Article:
Italy’s Meloni to unveil budget with 30 bln euros to lift economy

  • More than 21 billion euros to settle energy bills
  • Part of the funding comes from an additional tax on energy firms
  • Relief from tax liabilities, reduction in expected retirement age

ROME, Nov 21 (Reuters) – Italian Prime Minister Giorgio Meloni’s first budget, due to be approved by his cabinet on Monday, will focus on reducing high electricity bills and reducing taxes on salaried and self-employed workers, government officials said. .

The Cabinet will meet at 8.30 pm (1930 GMT) to discuss and approve the bill. It will then go to parliament, which must pass by the end of the year.

The expansion measures total more than 30 billion euros ($30.8 billion), with Rome planning to finance around 70% of the package by driving next year’s budget deficit to 4.5% of gross domestic product (GDP) from to the 3.4% forecast for September.

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Another 3 billion euros will come from a windfall tax on the profits of energy companies that have benefited from rising oil and gas prices, officials said.

With a tax rate of 33% or more, the tax will follow the framework proposed by the European Commission and will replace the previous scheme that has caused criticism and refusal to pay from many energy firms.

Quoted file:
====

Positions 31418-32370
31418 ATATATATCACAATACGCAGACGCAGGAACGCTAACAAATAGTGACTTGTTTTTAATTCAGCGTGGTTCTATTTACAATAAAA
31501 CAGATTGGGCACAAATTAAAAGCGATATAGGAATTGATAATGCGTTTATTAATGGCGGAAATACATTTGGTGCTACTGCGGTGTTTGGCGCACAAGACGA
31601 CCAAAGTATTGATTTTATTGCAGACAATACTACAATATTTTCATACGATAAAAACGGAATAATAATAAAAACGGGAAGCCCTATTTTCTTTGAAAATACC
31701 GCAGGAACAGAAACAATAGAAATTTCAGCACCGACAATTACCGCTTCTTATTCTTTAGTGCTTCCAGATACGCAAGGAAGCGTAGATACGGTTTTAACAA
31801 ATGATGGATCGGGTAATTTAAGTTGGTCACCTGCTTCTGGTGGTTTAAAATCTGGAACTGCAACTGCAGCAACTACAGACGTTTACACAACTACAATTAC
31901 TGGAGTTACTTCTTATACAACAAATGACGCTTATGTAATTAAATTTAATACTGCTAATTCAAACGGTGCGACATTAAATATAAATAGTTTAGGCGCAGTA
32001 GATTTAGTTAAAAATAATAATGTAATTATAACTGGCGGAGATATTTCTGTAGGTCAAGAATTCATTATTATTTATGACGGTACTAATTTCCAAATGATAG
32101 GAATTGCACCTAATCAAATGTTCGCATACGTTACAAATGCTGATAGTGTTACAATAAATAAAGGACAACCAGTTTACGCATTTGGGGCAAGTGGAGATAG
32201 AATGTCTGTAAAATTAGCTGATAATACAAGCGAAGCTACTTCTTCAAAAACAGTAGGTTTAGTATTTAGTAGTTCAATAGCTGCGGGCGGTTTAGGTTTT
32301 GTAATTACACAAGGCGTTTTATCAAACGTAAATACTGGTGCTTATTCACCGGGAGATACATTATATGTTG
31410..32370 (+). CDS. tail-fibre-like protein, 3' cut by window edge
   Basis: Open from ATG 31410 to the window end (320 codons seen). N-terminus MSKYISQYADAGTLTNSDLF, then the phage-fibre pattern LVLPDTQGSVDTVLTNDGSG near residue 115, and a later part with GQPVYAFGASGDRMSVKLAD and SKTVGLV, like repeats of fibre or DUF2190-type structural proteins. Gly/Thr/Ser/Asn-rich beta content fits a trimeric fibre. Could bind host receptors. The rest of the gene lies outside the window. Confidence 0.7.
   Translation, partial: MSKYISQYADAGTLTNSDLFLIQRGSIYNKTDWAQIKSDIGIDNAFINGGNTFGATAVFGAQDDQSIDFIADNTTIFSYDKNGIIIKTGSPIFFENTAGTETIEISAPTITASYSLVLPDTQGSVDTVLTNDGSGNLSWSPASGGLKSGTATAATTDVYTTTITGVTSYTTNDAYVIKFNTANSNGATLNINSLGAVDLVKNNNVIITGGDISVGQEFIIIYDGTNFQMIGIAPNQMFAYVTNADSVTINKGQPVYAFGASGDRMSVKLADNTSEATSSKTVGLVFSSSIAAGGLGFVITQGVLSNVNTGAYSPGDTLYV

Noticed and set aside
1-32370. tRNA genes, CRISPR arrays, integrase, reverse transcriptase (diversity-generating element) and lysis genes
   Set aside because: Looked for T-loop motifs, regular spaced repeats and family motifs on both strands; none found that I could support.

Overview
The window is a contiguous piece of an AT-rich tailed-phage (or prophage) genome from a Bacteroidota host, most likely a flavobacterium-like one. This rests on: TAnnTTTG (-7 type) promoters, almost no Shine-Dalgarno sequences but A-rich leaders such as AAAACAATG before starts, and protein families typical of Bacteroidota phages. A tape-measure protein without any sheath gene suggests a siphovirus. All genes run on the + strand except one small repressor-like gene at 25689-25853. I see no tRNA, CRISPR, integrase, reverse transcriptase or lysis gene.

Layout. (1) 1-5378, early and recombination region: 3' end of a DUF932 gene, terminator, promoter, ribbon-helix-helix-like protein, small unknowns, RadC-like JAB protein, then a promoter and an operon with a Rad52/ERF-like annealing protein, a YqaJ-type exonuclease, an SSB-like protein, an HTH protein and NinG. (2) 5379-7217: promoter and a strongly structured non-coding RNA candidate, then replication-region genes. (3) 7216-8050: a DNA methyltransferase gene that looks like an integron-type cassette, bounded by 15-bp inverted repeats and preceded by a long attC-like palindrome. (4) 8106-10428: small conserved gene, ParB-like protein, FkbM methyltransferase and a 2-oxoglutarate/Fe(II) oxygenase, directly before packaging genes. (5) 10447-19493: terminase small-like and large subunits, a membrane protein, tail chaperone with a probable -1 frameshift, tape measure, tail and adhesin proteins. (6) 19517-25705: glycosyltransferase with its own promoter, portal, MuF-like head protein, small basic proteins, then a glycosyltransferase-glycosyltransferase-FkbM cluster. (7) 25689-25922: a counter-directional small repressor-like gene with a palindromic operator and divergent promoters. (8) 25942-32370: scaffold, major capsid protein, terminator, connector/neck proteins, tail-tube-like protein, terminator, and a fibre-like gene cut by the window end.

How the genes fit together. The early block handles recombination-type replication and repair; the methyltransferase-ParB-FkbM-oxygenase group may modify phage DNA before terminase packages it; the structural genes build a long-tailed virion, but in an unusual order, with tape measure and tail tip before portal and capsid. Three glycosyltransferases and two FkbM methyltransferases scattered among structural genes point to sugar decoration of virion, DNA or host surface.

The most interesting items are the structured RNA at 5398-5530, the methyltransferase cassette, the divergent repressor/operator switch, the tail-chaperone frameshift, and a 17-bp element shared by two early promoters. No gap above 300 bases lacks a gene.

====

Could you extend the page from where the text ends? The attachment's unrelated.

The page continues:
Other potential sources of funding are a tax on home deliveries to help sellers hit by Amazon ( AMZN.O ), and a cut of nine billion euros earmarked for 2023 from Italy’s “citizen” poverty relief scheme.


Meloni will spend more than $21 billion next year to help firms and households pay their electricity and gas bills, officials said.

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Around 5 billion euros are expected to go towards reducing the “tax wedge”, the difference between what an employer pays and what an employee makes at home, and benefits low and middle-income workers.

With inflation, Italy’s economy is expected to slow significantly in 2023, with GDP increasing by just 0.6% after a figure of 3.7% this year, according to the latest Treasury estimates.

Using one of his main fiscal proposals, Meloni will increase the 15% single tax rate for the self-employed to an annual salary of up to 85,000 euros, from the current ceiling of 65,000 euros.

One of the most controversial items in the budget is the amnesty for tax payments up to 1,000 euros from before 2016. Critics say such exemptions, which are unusual in Italy, encourage people not to pay taxes.

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Meloni is expected to conditionally lower the retirement age next year, stating that Italians will be able to draw their pension from age 62 as long as they have paid in 41 years of contributions.

Under the rule set this year by Meloni’s predecessor Mario Draghi, people are given a state pension at age 64 if they have worked for 38 years.

Other possible measures include making consumer essentials such as pasta and bread, and baby care products and feminine hygiene tampons temporarily exempt from sales tax.

($1 = 0.9746 euro)

Edited by Gavin Jones and Keith Weir

Our standards: The Thomson Reuters Trust Principles.


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